It was opened in late 2011 and operates as a museum, guesthouse, and restaurant, being marketed as a heritage destination for “liberation tourism”.
The house, at 15 Pine Road, was completed in 1908 and Gandhi and Kallenbach lived in it until the end of 1909. It was built on a kraal principle, with two-bedroom rondavels abutting a lounge which led on to a stoep, from which a kitchen flows. The previous owners enclosed the stoep with tall wooden concertina doors, which have been retained, as has the addition of two bedrooms at the back of the house.
An interesting feature of the house is that the rondavels do not open into the dining room, but have outside doors. Kallenbach wished to keep them as independent structures, to emulate a conventional kraal. In addition, the original house had no passages.
The house is a metaphor of simplicity, just as Gandhi lived his life, with period pieces imported from India. It is finished with pure white walls and wood and white concrete floors, with black framed windows and doors, and black ceiling beams juxtaposed against the thatch roof. Tables, chairs and cupboards are in natural wood, while curtains and linen are Indian cotton. Decor in the rooms consists of woven baskets, smooth black ceramic pots and grass mats. Artefacts include kitchen implements from the early 1900s, a weaving machine and chests.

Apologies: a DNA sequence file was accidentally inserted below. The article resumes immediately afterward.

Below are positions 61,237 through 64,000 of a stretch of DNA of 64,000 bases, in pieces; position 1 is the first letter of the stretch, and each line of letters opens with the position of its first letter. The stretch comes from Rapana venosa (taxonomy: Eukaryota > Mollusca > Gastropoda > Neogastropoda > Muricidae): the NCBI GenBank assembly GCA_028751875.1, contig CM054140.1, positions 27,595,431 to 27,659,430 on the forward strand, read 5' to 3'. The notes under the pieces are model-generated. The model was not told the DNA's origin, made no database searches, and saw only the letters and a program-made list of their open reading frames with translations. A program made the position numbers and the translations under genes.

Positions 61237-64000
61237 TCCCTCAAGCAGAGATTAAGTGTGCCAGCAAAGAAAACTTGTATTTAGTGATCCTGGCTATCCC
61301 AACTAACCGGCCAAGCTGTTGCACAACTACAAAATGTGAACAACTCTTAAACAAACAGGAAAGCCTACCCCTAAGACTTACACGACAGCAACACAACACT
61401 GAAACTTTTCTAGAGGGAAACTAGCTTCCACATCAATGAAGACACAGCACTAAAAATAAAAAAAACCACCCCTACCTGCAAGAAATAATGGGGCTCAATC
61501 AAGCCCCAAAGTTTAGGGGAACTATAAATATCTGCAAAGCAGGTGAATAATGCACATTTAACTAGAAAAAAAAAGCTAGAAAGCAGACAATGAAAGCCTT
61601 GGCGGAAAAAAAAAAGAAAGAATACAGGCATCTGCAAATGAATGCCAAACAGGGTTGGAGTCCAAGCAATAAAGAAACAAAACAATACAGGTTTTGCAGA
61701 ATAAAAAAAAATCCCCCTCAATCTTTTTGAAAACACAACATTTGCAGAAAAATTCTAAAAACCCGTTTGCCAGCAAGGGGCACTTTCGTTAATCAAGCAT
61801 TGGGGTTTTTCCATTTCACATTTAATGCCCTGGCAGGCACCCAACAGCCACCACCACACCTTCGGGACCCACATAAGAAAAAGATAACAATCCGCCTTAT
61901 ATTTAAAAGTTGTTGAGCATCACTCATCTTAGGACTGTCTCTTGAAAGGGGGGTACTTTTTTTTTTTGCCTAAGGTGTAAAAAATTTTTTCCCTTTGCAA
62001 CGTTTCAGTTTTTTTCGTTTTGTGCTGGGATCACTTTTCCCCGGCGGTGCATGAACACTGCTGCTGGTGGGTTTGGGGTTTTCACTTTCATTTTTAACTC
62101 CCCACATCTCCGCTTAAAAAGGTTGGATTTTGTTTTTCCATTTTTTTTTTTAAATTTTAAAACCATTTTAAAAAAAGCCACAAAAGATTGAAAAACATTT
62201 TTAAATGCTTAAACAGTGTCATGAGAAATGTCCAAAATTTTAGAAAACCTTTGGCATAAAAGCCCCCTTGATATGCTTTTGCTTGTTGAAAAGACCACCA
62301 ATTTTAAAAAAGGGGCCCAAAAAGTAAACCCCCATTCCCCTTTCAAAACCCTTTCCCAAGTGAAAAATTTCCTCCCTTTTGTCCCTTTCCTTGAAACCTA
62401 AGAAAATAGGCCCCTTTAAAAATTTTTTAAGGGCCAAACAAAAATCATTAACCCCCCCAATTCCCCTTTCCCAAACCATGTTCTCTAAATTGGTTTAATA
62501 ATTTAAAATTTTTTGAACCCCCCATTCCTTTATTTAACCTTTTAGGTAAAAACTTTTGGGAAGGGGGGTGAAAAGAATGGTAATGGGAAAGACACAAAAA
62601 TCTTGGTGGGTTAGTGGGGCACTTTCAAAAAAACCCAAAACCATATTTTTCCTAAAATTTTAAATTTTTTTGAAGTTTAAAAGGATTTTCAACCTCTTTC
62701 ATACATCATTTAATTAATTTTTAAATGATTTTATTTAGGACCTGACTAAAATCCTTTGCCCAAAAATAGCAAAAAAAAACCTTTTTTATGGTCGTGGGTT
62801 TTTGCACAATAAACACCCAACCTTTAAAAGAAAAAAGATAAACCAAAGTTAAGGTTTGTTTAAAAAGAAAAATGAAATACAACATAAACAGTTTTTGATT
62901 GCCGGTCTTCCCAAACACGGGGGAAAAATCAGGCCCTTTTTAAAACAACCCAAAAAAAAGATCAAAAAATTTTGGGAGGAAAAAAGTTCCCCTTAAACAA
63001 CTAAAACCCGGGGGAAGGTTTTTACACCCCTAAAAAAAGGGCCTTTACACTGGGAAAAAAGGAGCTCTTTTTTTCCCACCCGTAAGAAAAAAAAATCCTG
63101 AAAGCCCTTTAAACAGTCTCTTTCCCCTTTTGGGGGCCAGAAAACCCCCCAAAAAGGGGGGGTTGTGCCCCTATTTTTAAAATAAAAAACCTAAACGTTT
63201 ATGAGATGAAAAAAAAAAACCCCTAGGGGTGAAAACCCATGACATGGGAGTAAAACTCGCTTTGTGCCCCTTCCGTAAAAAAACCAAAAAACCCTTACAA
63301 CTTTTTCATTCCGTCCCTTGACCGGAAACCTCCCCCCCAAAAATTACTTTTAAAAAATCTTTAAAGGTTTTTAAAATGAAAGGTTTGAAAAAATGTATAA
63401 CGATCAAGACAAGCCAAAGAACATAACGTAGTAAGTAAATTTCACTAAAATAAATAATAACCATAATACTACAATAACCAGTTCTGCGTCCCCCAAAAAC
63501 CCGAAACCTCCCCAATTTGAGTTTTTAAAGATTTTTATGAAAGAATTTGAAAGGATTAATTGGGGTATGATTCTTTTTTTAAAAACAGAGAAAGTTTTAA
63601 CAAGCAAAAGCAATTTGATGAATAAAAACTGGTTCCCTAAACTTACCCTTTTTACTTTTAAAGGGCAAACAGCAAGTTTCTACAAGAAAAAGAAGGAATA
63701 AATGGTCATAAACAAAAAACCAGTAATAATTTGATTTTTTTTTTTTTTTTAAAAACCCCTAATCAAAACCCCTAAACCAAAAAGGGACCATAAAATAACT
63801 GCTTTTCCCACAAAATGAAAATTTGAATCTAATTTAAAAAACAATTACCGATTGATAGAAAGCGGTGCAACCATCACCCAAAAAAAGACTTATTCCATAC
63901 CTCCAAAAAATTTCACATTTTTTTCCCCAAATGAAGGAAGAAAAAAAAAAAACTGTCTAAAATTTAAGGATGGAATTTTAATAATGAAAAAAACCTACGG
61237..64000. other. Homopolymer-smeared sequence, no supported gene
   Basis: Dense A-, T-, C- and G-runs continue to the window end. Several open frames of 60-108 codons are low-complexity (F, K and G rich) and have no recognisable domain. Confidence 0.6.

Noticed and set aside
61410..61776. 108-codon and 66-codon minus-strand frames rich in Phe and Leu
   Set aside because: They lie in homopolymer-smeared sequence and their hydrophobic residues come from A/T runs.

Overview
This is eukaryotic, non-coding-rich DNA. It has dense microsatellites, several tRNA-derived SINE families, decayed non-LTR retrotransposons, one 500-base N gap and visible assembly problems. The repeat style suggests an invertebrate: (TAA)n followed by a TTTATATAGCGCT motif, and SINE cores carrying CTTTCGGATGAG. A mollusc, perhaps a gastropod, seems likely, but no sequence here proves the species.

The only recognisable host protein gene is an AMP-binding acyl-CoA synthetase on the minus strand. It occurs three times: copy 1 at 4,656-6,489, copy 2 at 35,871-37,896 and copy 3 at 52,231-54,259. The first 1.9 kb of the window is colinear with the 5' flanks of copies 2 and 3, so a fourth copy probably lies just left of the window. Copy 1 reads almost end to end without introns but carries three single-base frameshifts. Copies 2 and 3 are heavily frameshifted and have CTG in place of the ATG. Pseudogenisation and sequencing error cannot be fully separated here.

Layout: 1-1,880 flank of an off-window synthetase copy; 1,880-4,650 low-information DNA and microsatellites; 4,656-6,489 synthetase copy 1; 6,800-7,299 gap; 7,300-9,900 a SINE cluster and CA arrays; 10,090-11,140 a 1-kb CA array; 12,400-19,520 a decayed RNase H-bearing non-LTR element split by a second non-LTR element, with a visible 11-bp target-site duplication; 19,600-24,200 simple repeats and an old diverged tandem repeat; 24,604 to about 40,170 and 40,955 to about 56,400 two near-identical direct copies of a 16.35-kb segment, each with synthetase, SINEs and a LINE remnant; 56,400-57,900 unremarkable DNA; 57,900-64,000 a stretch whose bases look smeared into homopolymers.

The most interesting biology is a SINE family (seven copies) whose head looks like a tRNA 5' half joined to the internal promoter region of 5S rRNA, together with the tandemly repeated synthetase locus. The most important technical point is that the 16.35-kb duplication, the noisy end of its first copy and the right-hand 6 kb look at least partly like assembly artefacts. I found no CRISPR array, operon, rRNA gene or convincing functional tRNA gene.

Large black and white photographs fill the walls, together with panels with quotes capturing his philosophy, and an extensive book collection in both French and English.
The guesthouse has nine rooms in the house and cottage, a later addition which has remained, as well as a new section. Guests can also stay in the loft room, where Gandhi slept on a mattress on the floor.
In those days the house was surrounded by virgin veld.
Hermann Kallenbach later bought 1 100 acres of land 35 kilometres south-west of Johannesburg, and gave it to Gandhi and his passive resisters. It became known as Tolstoy Farm and was run on the principles of a kibbutz. Men and women were housed separately; they grew their own vegetables and fruit trees.